Inside all of us is someone else just dying to make an entrance. As mommies, we wear many hats. We’re doctors when our child is sick, magicians when we know the perfect trick to get our baby to stop crying, and heroes when a lost toy is found. But, what happens when you take your “mommy hat” off? Who are you then?
This weekend I found out. Apparently, I’m an athlete. Inside of me is a woman who runs, a woman who sweats, a woman who does not quit. Inside of me is a woman so determined to see what the view looks like from the top of a mountain that she will literally drag her tired legs up it. That woman ran the Blue Ridge Relay, and lived to tell about it.
For those of your who aren’t familiar with The Blue Ridge Relay it is nothing short of insanity. You start by compiling a group of 12 close and/or random acquaintances. Then prepare for continuous running, day and night, for a cumulative total of around 18 miles each, completed relay-style through 208 miles of the most scenic yet volatile terrain Virginia and North Carolina has to offer. What a way to spend a weekend?
Several months ago in a “sleep-deprived-I’ve-just-had-twins-leave-me-alone-state”, I agreed to join a team (Desperate Housewives, the irony is rich, I know) and run the relay. Why? I’m still not sure. I believe it had something to do with proving a point. If I could run this ridiculous race within the same year I had twins, couldn’t I do anything? So, totally out of shape and unaware of what I was getting myself into, I said yes. Little did I know I’d be joining a fearsome group of women who are runners, athletes, and all around tremendous individuals. I expected sleeplessness. I expected tired legs. I expected sore muscles. What I didn’t expect was getting a piece of me, just me, back.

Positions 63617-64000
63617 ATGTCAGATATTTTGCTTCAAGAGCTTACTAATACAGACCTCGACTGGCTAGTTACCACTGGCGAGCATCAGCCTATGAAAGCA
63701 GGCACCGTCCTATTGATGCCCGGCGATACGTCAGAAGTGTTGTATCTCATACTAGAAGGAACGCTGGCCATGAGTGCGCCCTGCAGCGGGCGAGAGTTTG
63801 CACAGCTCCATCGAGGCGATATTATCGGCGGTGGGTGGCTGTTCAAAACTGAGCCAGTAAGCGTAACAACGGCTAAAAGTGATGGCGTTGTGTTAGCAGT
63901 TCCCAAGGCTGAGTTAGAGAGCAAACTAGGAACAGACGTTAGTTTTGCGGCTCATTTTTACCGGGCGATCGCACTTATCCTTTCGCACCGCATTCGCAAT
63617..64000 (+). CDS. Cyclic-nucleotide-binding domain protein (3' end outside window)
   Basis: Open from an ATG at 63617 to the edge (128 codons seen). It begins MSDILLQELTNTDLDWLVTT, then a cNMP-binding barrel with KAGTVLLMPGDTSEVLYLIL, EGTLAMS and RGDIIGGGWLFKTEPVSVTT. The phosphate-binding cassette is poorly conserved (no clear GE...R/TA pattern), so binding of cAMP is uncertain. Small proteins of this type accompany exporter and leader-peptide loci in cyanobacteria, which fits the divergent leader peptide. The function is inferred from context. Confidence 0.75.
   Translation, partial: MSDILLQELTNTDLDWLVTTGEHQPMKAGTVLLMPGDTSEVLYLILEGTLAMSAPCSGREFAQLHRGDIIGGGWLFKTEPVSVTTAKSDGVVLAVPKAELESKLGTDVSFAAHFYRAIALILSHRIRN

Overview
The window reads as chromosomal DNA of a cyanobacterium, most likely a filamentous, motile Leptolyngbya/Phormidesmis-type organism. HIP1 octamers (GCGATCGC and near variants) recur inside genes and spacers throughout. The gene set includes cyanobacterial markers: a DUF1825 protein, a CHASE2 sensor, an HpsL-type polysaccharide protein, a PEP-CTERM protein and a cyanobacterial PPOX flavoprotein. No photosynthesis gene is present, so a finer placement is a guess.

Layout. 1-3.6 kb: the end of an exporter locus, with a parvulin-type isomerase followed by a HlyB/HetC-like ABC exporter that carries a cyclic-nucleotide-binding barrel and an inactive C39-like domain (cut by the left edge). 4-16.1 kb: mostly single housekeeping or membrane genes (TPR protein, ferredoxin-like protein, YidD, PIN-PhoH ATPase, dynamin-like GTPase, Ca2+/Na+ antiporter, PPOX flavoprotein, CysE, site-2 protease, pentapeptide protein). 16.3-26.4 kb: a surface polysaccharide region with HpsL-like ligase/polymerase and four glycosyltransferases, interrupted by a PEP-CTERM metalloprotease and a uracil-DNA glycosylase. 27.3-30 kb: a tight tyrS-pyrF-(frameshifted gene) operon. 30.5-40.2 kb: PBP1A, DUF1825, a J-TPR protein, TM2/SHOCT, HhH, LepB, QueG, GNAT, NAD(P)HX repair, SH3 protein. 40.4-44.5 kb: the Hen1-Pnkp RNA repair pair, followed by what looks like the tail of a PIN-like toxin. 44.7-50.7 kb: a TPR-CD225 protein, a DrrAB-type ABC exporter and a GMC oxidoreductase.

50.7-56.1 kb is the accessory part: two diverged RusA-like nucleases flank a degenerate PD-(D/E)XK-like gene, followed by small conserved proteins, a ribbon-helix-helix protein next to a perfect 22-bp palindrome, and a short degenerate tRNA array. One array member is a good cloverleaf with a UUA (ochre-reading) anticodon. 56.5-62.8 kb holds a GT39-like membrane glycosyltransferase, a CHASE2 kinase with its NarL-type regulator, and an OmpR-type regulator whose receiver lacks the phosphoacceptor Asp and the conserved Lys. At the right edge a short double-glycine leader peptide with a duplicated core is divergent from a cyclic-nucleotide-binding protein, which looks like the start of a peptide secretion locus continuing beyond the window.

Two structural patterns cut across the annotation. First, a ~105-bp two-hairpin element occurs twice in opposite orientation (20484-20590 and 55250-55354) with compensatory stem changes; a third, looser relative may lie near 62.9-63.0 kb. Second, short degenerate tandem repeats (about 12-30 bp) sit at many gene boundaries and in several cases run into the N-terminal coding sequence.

The memories we created on those windy mountain roads will last forever. I’m not even sure where to start? Pre-race pasta dinners ending in tears of laughter. Teammates screaming into bullhorns cheering on runners. Tears shed with my closest friend when I crossed the exchange zone and the unspoken memory it represented. The fear of the unknown. The anxiety of running completely alone in the mountains in the middle of the night. The joy you feel when you know you’ve made it. The ferocious tenacity that builds inside your soul when you accomplish something few would even dream of tackling. The focus inside your heart when you are tired, sick, and sore, yet you keep running because letting your team down isn’t an option. I did that, all of it.
I’m eternally grateful for the gift my team gave me. I formed friendships with 11 fantastic women who charged me to accomplish what I never thought I could. I left the relay believing that nothing is impossible, goals are meant to be reached, and that inspiration comes from within.
Find your inner voice. Challenge yourself beyond carpool. Believe you can. I ran an endurance race that is tough, no hold that, brutal. I finally know what happens when my mommy hat is removed, even for a weekend. I’m an athlete. Who are you?
Oh and the view from the top of the mountain? It is breathtaking . . .